The fire started in the area where Christmas lights wrapped in garland was located. The fire appeared to have spread from the lights to some light-weight curtains over a sliding glass door. The fire then spread to a table, chair, and flooring before being extinguished. Fire District No. 2 investigators will conduct a follow up investigation Tuesday. There was an estimated $10,000.00 damage to the home and contents.
Battalion Chief Roger Johnson said, “This is another example of a working smoke alarm saving the lives of a family. The fire was spreading, and had plenty of fuel to burn” . Fire District No. 2 officials recommend that everyone test their smoke alarms this time of year. There are a lot of additional risks of fire this time of year. The use of candles and natural trees in the home adds increased risk. Cold weather also results in more structure fires due to heating appliances and space heaters placed too close to combustibles.
In addition to the on board foam eduction system, the new engines have a high volume air compressor that injects air into the fire hoses. The air mixes with the water and foam and allows firefighters to adjust the thickness of the foam. The system is referred to as a “Compressed Air Foam System” or CAFS. Fire engines equipped with CAFS systems increase the amount of fire that can be extinguished with the same amount of water. Battalion Chief Johnson said, “The water carried on the fire engine should extinguish three times more fire when using CAFS than water alone”.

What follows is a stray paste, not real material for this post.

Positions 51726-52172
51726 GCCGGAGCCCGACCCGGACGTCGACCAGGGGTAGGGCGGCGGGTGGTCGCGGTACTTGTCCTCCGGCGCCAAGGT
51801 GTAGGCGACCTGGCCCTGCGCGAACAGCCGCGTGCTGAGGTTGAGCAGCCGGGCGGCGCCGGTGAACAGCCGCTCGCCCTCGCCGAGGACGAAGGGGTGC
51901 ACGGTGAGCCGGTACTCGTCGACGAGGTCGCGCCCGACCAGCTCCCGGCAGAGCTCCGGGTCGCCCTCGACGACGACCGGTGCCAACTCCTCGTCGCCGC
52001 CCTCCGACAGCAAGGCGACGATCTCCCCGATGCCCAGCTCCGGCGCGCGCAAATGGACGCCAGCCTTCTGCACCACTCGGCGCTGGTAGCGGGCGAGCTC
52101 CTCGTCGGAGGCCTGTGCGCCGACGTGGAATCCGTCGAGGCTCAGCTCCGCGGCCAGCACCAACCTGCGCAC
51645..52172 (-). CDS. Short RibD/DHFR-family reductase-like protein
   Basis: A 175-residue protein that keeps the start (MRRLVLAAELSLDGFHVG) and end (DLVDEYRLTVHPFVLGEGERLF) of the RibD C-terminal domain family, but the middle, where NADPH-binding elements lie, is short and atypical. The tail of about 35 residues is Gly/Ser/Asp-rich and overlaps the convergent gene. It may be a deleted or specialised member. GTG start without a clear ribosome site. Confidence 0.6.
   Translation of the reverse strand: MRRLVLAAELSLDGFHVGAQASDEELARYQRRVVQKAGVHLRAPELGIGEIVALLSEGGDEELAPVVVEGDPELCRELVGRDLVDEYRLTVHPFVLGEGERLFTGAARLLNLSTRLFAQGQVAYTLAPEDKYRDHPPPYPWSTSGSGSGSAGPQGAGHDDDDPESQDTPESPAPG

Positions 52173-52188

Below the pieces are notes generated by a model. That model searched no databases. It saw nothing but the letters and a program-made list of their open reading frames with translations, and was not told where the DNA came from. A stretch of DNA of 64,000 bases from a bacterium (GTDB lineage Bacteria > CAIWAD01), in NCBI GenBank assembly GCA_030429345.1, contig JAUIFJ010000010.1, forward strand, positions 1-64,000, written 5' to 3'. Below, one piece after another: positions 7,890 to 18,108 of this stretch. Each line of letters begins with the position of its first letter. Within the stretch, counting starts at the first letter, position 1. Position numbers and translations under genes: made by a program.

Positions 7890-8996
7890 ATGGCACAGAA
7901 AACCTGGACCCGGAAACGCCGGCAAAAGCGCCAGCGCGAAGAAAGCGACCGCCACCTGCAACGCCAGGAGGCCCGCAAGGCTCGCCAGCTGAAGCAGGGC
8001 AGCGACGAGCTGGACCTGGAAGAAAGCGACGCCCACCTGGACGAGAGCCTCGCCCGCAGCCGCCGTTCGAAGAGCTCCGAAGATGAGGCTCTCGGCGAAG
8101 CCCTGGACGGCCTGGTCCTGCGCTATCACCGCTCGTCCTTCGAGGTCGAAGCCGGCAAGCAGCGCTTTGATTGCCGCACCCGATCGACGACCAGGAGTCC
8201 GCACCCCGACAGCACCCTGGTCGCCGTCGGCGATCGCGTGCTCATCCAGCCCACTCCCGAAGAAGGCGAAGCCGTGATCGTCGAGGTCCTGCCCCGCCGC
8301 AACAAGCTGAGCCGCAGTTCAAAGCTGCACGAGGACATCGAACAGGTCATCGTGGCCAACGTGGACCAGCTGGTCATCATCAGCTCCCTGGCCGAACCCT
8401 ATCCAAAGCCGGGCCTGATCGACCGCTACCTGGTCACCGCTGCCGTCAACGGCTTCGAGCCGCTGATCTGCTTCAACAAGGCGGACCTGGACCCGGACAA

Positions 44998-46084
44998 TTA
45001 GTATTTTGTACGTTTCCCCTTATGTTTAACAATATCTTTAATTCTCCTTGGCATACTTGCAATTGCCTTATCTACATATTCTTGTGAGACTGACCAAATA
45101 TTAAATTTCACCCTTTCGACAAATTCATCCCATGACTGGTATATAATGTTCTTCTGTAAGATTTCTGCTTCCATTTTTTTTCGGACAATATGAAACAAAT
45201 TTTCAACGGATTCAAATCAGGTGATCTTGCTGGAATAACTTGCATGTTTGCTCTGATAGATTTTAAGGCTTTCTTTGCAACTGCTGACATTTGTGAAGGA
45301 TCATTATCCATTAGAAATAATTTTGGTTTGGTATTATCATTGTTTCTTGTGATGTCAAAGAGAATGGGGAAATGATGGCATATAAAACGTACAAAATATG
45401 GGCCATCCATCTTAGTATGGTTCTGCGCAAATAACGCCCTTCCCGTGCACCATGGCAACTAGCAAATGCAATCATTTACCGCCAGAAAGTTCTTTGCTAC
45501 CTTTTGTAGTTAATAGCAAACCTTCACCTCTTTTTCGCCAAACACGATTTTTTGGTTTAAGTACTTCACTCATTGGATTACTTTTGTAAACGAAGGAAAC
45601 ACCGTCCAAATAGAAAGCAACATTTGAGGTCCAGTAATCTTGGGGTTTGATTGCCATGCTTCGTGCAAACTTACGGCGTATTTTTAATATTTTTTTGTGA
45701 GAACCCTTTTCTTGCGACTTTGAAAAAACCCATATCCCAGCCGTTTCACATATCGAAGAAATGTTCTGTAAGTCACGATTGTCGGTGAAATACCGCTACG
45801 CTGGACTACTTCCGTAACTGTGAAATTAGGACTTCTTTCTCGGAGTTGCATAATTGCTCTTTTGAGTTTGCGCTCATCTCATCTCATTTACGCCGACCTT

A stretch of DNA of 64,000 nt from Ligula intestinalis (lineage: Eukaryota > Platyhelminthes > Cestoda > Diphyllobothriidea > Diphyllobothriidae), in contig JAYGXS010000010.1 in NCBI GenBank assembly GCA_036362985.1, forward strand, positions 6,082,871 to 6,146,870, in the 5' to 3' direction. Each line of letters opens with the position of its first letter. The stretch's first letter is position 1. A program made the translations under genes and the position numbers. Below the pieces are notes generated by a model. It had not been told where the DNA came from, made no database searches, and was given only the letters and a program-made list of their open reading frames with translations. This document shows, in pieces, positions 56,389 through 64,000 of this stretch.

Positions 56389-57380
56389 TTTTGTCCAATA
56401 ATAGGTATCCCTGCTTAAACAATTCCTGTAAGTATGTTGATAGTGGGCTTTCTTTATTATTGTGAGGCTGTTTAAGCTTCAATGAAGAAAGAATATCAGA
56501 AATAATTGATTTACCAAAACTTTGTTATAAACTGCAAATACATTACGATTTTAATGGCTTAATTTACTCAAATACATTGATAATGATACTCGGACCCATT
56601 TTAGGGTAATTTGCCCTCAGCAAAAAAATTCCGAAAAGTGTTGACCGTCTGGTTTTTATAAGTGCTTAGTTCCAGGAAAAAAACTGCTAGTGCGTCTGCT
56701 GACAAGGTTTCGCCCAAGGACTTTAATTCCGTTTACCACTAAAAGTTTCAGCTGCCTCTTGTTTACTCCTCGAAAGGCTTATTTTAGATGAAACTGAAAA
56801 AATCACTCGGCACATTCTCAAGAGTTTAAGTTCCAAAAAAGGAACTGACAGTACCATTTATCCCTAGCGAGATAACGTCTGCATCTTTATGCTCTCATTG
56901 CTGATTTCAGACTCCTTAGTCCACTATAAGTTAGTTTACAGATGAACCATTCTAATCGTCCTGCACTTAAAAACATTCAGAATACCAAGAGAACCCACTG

Another advantage to CAFS is how much less the fire hose weighs. Fire hoses using CAFS weigh about half of what a hose filled with water weighs. This reduced weight allows firefighters to work with less fatigue.
In addition to the fire engines, the fire district also purchased two water tenders which carry 3000 gallons of water each. The new tenders will be placed at the Dixonville and Melrose stations where there are limited fire hydrants available.
The water tenders cost $273,630.00 each and should last 15-20 years.
Lastly the district purchased two four wheel drive wildland firefighting trucks (brush rigs). The brush rigs are equipped with a water tank and pump and are designed to drive off road and extinguish grass and brush fires. The trucks are Ford F-450 Diesel trucks with a flatbed and utility boxes. The Water tank is a 250 gallon water tank with foam capability.
The brush rigs cost $61,899.00 each and should last 12-15 years.